State Hygienic Laboratory set to expand with CDC grant

The expanded State Hygienic Laboratory will include a new Bio-Safety Level 3 laboratory before July 2023.

A+building+mug+of+the+State+Hygienic+Lab+located+in+Coralville%2C+Iowa%2C+is+seen+on+Thursday%2C+Jan.+27%2C+2022.

Grace Kreber

A building mug of the State Hygienic Lab located in Coralville, Iowa, is seen on Thursday, Jan. 27, 2022.

Marandah Mangra-Dutcher, News Reporter


The University of Iowa State Hygienic Laboratory is set to expand before July 2023, after two years of responding to COVID-19.

The state Board of Regents approved the expansion at its Jan. 12 meeting.

Rod Lehnertz, UI senior vice president for finance and operations, said at the meeting that the Centers for Disease Control and Prevention will fund the project through a time-sensitive grant.

“This currently estimated $9.2 million project would be an addition to the east end of the existing State Hygienic Laboratory building,” Lehnertz said. “It would serve public health and enable health and safety testing for the state of Iowa and citizens of the state of Iowa at a very important time.”

Wade Aldous, associate lab director of the diagnostic and clinical division at the State Hygienic Lab, said that while the lab receives funding from the CDC annually, this year was unique.

“They’ve been putting a lot of money into public health these last two years as we’ve been responding to the COVID outbreak,” Aldous said. “What they did was, they said, ‘You can use some of this money to actually help you prepare yourself or your institution so that it can respond to the next big outbreak.’”

The State Hygienic Lab, located at the Iowa Research Park in Coralville, is a public health laboratory that serves all 99 counties of Iowa with various responsibilities, Michael Patella, director of the State Hygienic Laboratory, wrote in an email to The Daily Iowan.

“Working at the federal, state, and local levels, SHL’s lab monitors and detects health threats ranging from rabies and dengue fever to radiological contaminants, genetic disorders in newborns, and biological and chemical threat agents,” Patella wrote.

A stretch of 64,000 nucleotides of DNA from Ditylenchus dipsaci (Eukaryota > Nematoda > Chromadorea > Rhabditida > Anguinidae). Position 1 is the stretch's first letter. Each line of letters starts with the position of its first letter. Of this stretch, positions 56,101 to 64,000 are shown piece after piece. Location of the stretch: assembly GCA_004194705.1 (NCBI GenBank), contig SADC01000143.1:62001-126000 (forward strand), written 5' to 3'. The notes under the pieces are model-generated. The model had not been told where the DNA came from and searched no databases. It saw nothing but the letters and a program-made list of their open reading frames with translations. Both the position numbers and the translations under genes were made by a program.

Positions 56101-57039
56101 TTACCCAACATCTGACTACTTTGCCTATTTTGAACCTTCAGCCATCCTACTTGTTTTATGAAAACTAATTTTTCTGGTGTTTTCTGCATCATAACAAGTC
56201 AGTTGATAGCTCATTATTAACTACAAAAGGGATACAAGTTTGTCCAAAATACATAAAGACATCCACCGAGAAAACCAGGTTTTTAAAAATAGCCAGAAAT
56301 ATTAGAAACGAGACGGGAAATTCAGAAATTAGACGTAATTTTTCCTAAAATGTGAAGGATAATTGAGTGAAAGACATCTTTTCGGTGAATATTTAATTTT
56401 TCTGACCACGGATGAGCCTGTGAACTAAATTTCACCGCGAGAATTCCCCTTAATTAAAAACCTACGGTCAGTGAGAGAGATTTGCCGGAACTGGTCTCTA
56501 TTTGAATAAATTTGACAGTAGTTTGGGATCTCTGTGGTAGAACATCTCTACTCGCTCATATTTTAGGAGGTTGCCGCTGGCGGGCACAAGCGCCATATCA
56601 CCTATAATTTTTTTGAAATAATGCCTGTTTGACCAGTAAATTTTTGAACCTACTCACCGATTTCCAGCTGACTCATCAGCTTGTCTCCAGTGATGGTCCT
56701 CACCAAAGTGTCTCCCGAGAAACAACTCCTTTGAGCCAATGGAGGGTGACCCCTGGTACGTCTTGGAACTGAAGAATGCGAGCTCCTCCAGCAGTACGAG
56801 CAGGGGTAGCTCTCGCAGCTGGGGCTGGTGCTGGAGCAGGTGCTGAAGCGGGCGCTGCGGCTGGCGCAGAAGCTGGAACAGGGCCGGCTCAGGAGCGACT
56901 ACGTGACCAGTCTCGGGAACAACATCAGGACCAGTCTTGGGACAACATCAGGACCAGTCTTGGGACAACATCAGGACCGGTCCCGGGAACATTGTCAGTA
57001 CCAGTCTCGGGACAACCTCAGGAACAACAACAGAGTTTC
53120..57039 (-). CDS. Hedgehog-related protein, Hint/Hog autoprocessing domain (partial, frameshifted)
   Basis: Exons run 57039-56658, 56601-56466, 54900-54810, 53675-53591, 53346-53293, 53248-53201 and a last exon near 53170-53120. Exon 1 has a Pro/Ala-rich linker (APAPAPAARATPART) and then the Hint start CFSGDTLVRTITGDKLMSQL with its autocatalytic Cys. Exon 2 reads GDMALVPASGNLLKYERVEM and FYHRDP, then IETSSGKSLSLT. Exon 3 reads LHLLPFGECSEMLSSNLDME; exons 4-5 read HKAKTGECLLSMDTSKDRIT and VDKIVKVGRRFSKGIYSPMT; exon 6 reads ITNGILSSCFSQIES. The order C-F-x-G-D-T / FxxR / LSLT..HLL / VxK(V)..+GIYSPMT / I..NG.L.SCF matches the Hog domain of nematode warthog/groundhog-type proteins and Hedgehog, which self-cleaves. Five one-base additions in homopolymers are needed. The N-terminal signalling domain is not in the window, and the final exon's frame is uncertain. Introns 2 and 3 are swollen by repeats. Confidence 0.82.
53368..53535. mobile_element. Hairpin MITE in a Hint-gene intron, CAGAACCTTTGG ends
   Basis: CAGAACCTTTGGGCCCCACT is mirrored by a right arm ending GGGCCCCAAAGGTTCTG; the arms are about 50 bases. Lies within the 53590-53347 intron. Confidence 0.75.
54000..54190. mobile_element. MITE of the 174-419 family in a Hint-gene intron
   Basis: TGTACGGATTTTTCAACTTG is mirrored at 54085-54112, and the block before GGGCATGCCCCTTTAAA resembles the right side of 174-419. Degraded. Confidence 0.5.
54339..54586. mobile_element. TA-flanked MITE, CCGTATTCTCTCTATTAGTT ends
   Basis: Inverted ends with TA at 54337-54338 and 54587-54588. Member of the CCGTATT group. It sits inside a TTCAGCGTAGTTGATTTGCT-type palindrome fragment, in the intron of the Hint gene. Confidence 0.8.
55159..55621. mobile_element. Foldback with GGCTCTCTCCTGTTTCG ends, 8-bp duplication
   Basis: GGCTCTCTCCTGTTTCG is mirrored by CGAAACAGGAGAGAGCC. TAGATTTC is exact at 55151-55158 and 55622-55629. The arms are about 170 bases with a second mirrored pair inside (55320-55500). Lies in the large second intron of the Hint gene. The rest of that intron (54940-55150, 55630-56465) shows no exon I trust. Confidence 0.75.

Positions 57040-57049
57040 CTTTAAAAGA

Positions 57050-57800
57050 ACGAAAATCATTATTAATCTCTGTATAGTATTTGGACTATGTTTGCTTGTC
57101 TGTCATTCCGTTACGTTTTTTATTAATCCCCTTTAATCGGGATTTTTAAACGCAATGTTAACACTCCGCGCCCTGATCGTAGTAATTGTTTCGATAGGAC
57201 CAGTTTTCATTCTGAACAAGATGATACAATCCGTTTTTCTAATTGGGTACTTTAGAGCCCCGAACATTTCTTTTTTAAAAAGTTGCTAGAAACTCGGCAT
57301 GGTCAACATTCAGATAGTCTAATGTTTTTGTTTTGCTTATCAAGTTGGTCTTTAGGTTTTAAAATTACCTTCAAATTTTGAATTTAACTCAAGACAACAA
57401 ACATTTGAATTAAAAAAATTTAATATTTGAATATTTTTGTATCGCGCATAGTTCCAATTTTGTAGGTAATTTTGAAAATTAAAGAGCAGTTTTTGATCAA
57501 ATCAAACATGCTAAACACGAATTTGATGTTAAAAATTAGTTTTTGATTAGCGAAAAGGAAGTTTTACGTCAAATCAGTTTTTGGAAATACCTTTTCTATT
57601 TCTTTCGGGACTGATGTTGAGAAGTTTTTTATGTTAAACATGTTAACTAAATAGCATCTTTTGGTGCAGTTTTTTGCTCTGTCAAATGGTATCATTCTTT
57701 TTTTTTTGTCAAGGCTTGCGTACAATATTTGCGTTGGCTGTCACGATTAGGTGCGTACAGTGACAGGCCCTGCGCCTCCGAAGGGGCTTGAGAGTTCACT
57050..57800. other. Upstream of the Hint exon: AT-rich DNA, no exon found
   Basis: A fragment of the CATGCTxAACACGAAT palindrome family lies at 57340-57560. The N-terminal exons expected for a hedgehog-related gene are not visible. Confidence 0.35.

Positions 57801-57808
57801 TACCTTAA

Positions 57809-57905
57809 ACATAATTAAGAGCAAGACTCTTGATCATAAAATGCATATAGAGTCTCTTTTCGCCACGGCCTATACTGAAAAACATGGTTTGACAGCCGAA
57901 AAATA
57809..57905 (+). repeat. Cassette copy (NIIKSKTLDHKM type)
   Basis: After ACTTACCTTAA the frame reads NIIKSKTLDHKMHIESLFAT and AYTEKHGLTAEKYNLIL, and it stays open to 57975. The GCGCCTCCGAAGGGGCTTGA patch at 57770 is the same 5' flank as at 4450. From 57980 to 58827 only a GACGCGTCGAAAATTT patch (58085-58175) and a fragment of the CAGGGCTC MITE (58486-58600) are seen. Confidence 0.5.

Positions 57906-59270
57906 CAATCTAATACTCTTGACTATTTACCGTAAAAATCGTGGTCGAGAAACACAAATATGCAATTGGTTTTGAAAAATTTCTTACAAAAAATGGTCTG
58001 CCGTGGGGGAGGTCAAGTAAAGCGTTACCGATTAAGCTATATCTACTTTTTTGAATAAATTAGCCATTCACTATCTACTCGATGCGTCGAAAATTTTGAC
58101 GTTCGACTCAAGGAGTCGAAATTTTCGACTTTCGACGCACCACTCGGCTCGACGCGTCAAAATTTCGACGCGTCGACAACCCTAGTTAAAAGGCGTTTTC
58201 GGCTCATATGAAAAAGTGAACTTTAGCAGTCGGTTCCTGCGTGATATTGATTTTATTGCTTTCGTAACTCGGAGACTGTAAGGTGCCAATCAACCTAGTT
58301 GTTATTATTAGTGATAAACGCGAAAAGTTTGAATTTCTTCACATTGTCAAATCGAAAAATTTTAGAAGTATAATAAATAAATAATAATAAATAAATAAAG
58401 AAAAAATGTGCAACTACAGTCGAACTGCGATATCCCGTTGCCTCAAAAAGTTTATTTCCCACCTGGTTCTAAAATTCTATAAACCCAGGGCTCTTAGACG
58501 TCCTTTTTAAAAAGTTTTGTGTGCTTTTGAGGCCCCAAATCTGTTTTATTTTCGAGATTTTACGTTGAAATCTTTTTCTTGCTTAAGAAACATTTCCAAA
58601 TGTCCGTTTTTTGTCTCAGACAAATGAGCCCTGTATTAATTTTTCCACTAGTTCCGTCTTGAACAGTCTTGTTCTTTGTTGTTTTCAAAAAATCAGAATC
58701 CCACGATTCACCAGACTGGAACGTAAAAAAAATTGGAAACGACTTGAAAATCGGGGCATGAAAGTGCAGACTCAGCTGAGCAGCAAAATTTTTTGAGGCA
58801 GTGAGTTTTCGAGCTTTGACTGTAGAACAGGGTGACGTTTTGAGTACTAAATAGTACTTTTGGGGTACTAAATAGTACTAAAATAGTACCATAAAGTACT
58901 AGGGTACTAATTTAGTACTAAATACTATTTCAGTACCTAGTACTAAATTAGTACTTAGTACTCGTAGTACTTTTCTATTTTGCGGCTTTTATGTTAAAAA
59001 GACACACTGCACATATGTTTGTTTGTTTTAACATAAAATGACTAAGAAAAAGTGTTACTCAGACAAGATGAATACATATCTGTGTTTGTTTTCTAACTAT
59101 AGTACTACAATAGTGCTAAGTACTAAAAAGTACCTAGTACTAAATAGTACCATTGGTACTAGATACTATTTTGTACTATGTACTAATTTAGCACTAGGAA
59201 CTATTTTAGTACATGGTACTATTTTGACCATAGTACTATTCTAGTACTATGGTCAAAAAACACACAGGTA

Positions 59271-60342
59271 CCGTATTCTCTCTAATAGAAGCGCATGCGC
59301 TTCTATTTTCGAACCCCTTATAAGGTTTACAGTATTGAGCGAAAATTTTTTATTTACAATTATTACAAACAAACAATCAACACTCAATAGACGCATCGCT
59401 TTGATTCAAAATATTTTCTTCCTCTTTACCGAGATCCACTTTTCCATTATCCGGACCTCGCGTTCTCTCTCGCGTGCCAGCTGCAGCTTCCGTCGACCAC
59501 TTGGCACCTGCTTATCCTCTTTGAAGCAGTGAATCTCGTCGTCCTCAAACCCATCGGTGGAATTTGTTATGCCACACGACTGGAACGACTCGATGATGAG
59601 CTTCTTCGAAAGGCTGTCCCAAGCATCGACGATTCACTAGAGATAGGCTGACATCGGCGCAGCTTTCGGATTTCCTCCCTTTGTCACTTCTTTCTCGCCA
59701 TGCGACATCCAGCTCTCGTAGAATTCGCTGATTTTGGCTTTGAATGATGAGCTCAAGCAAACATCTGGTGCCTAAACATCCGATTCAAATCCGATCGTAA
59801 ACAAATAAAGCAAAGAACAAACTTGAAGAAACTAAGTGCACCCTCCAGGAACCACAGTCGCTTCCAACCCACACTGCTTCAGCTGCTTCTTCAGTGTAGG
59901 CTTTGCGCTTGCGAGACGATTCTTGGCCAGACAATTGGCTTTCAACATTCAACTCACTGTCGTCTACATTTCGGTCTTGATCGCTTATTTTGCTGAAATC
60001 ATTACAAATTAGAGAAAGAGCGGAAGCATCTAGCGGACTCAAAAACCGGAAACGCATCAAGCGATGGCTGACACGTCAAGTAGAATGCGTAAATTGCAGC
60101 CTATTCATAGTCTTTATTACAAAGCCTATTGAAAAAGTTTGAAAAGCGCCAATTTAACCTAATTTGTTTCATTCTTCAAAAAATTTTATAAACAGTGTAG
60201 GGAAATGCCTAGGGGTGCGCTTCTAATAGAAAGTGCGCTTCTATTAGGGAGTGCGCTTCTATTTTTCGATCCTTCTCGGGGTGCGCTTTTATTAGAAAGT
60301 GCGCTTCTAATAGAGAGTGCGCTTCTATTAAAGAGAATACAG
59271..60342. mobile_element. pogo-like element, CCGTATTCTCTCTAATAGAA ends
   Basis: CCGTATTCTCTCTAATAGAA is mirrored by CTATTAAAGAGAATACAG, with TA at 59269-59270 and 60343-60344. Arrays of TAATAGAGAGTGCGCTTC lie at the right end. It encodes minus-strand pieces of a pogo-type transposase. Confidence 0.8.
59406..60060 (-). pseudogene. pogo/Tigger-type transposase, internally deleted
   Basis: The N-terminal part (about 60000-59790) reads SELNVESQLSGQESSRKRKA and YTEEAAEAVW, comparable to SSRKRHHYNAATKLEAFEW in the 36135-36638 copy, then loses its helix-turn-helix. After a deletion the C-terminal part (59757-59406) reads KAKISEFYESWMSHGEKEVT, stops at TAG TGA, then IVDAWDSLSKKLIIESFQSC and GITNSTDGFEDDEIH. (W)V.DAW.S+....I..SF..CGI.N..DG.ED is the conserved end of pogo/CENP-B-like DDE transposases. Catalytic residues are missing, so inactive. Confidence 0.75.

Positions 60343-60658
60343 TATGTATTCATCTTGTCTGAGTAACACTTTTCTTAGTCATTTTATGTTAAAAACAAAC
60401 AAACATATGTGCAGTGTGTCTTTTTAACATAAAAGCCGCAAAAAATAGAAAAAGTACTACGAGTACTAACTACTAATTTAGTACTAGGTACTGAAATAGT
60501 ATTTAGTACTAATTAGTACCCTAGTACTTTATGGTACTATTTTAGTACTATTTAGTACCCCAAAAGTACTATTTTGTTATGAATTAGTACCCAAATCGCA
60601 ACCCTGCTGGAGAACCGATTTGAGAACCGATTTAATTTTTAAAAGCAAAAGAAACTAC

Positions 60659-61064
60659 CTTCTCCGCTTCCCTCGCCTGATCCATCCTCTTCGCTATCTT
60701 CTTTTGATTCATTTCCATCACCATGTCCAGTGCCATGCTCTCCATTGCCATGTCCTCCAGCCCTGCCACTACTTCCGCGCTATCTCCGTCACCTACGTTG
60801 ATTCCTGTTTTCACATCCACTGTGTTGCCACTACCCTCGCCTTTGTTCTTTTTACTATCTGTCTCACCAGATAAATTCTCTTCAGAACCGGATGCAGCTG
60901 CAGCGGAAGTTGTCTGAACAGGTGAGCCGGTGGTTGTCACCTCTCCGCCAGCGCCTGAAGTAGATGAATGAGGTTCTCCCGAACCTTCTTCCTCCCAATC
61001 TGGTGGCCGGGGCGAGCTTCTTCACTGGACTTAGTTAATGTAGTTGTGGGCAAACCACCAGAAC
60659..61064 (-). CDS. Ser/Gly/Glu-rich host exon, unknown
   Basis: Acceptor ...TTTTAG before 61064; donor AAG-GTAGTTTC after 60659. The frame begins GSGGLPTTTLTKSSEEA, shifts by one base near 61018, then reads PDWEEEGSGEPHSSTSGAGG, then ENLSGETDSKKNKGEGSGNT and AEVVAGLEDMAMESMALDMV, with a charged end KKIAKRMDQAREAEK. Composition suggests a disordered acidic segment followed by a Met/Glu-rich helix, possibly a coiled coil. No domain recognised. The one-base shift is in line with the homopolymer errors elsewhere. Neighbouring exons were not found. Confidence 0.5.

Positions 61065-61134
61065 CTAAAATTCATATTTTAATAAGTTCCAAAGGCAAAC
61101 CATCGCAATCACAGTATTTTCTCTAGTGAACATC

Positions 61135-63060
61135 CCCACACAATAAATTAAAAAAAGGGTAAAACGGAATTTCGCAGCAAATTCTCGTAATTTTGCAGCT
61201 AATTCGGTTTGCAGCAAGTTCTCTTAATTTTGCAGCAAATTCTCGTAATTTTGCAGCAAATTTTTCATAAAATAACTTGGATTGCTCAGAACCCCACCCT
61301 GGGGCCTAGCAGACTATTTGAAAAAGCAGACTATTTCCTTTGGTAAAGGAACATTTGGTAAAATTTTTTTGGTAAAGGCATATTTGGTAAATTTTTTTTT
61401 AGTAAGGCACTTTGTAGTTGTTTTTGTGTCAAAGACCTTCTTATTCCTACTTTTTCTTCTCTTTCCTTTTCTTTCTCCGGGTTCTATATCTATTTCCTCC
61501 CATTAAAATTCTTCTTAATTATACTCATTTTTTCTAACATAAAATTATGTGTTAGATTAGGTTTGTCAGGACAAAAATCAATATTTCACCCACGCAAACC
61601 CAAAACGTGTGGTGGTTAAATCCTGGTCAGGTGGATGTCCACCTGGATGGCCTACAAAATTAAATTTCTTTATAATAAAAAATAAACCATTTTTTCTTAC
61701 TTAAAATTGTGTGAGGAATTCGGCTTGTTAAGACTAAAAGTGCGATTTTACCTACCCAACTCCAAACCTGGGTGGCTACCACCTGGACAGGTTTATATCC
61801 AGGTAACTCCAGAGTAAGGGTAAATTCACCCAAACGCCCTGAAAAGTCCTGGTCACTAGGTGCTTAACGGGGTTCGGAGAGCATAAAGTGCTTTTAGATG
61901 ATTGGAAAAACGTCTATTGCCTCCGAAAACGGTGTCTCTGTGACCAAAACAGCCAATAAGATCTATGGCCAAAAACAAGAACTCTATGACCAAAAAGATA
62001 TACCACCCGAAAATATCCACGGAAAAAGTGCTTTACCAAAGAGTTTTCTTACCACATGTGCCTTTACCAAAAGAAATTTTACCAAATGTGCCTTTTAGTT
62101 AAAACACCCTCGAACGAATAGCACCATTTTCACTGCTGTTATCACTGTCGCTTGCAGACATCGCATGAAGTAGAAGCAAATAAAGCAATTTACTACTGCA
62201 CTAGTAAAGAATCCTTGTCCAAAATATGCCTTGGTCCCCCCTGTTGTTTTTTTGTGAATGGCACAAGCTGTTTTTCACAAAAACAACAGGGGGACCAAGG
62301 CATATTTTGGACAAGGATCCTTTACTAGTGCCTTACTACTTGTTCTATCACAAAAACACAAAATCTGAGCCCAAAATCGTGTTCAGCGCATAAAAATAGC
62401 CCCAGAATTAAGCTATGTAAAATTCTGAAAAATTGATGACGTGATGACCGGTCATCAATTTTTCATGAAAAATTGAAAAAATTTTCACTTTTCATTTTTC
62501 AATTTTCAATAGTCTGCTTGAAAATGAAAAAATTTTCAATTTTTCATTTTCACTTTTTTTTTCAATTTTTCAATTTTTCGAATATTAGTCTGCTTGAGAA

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Patella wrote that the laboratory’s responsibilities include COVID-19 testing, which, Aldous added, have been harder to keep up with with as demand for them increases.

“SHL has performed over 1.5 million Polymerase Chain Reaction (PCR) tests to detect the SARS-CoV-2 virus,” Patella wrote.

Aldous said this addition will give the staff of 130 at the State Hygienic Lab more room to work.

“It’s going to provide some additional space for our sessioning area and where the specimens get dropped off and logged in, because that’s going to be on the main floor,” he said. “Above that is where the new lab spaces will also give us a couple more offices because our workforce has expanded quite a bit to be able to match the demand.”

The expansion includes a new Bio-Safety Level 3 laboratory since there have been ventilation problems with the current BSL-3 laboratory, Aldous said. He said that the new laboratory will allow for a safer study of infectious diseases.

Aldous noted that the expansion will be a 5,000-square foot attachment to the southeast corner of the lab. The amount of money estimated to be spent on the project, he said, has increased from the $9.2 million proposed at the regents meeting.

“We think it’s going to be higher than that now, because when we were making the initial estimates of things, we were planning on leaving some spaces as what we call ‘shell space,’” he said.

Aldous said the CDC wants the expansion furnished, with no shell space.

“The CDC said, ‘no shell space — if we’re going to give you money, you’re going to use the entire space,’” he said.

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